ďDonít give up; Donít ever give upĒ
Almost 17 years ago a retired basketball coach and sportscaster, Jim Valvano, passed away. He will be remembered always by his enthusiasm for life, his David versus Goliath victory – North Carolina State beating Georgetown to win the NCAA national championship – and seven words of ultimate encouragement: Don’t Give Up, Don’t Ever Give Up!
Mr. Valvano died from the ravages of bone cancer, within a month of diagnosis the disease had metastasized throughout his body. He physically succumbed to the disease; but he started a foundation to find a cure for cancer – The V Foundation.
Coach Valvano sought to create a foundation that would carry on his fight long after he was physically able. He succeeded.
This month – November – is Prostate Awareness Month. Last month was Breast Cancer Awareness month. These dreaded diseases attack us, our families, and our friends with little warning. This is why we get screened for these diseases on a proactive basis.
Prostate cancer affects 1 in 6 men. Two-and-a-half million women currently have or have had breast cancer in the United States alone. Suffice to say that a majority of these cases have been diagnosed in women over the age of 50. Men also face the risks of prostate cancer growing as they age as well.
Just this month, the U.S. Preventive Services Task Force (USPSTF) is recommending sweeping changes in its breast cancer screening guidelines.
They have made these recommendations:
Routine screening of average-risk women should begin at age 50, instead of age 40.
Routine screening should end at age 74.
Women should get screening mammograms every two years instead of every year.
Breast self-exams have little value, based on findings from several large studies.
Why is the Department of Health and Human Services providing these new guidelines? It’s stated purpose is to limit the number of false positives and reduce stress among women who have findings that are inconclusive. Of course, any procedure has its risks, but what is the extent of risk compared to the proper and early detection of breast cancer.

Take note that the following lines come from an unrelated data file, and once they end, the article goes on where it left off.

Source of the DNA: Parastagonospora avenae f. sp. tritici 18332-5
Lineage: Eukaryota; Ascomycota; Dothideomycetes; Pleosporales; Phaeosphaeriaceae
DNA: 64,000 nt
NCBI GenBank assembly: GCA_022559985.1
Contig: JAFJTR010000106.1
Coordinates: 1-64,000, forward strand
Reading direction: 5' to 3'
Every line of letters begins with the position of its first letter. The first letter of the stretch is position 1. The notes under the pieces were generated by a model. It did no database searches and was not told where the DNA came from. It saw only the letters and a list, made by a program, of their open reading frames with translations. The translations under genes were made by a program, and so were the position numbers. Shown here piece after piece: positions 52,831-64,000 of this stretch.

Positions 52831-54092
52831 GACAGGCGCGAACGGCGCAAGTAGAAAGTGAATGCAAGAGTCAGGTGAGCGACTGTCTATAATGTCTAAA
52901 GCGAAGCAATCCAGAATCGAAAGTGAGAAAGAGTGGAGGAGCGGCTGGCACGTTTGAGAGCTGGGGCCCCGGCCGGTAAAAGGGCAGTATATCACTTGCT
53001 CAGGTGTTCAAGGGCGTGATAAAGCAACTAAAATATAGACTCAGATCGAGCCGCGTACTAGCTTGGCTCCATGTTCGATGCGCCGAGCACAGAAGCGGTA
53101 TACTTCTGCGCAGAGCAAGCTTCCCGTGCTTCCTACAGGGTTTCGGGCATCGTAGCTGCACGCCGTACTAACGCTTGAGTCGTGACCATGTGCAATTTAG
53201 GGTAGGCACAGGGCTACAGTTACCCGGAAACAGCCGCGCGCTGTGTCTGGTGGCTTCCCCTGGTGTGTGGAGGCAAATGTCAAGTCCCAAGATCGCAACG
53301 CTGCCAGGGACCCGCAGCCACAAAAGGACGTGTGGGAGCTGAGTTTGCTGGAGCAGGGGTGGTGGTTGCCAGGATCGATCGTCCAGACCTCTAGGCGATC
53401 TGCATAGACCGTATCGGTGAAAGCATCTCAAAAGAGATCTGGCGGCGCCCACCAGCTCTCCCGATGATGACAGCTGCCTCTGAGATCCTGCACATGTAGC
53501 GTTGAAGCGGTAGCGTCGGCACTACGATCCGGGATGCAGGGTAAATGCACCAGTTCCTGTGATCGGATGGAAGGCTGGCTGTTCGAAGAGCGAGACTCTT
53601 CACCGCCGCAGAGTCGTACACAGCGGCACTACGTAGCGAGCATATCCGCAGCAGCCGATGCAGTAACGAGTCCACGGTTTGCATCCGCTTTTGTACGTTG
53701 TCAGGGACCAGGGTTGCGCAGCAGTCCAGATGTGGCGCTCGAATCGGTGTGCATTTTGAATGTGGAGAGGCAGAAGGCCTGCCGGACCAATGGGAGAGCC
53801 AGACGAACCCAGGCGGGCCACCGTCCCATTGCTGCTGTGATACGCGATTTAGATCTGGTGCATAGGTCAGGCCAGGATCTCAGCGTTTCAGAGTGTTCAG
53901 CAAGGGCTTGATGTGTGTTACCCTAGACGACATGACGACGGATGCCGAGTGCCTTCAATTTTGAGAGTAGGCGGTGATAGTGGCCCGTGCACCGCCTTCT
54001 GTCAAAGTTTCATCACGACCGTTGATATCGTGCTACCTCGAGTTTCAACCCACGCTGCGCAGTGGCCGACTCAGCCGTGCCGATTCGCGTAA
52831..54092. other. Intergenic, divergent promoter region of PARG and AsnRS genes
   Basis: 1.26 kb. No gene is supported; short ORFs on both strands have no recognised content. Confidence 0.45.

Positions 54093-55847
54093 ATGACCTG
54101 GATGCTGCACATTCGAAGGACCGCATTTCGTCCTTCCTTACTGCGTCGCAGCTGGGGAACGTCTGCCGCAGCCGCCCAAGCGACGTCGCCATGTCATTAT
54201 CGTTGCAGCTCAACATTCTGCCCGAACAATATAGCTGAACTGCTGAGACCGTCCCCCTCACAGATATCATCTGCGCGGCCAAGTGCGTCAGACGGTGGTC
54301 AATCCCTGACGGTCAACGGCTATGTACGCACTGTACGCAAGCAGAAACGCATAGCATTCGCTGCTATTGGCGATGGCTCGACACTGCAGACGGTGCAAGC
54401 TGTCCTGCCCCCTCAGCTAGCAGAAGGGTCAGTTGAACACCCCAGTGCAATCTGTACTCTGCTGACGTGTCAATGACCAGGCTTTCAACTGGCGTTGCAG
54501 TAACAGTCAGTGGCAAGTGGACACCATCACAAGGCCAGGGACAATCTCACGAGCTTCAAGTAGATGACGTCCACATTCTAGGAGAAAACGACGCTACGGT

Could the elimination of screenings for a decade prior to the age of 50 and the elimination after the age of 74 have anything to do with costs?
Let’s review the recommendations.
First, according to the American Cancer Society, 3% of women develop breast cancer before the age of 50. Not all of these women have familial history to prompt for early screening. They should not be held to an arbitrary age restriction. Three percent is a low percentage but a large number.
Second, for women over the age of 74 why should they forego screenings? Are their lives less valuable? Is the risk that much higher?
Third, limiting the screenings to once every other year seems the most appropriate of the recommendations, but only in the low risk patient.
Lastly, the fourth point regarding dismissing self examinations is ridiculous. Who knows their own body better than one’s self? It costs virtually nothing using the FDA approved Breast Exam aid. It costs nothing without it.
Will the future hold that men shouldn’t be examined for prostate issues until age 50 even though the risks for that age group are small?
Will recommendations to discontinue screenings for prostate in men over the age of 74 be next? After all, how much life is there after 74?
The industry does not need another reason to cut services to its insured customers.
Our system of healthcare is for the time being a private industry with major governmental influence. If the government produces recommendations like this that start to limit services to patients, then we are headed in the wrong direction.
As Jim Valvano fought to defeat cancer, we should say enough is enough. We have the freedom to choose our own physician and – based on our own history – we should be able to get the appropriate level of screening that we and our physician decide.
Decisions like this will make it harder to get these procedures paid through our health insurance plans.
“Don’t give up, Don’t ever give up!”
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Excerpt from Jimmy Valvano’s speech at the 1993 ESPY Awards, March 4, 1993
“…I just got one last thing, I urge all of you, all of you, to enjoy your life, the precious moments you have. To spend each day with some laughter and some thought, to get you're emotions going. To be enthusiastic every day and [as] Ralph Waldo Emerson said, "Nothing great could be accomplished without enthusiasm” – to keep your dreams alive in spite of problems whatever you have. The ability to be able to work hard for your dreams to come true, to become a reality….…"Don't give up, don't ever give up." And that's what I'm going to try to do every minute that I have left. I will thank God for the day and the moment I have left…”
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Note: The USPSTF, which is a group of independent health experts convened by the Department of Health and Human Services, reviewed and commissioned research to develop computer-simulated models comparing the expected outcomes under different screening scenarios.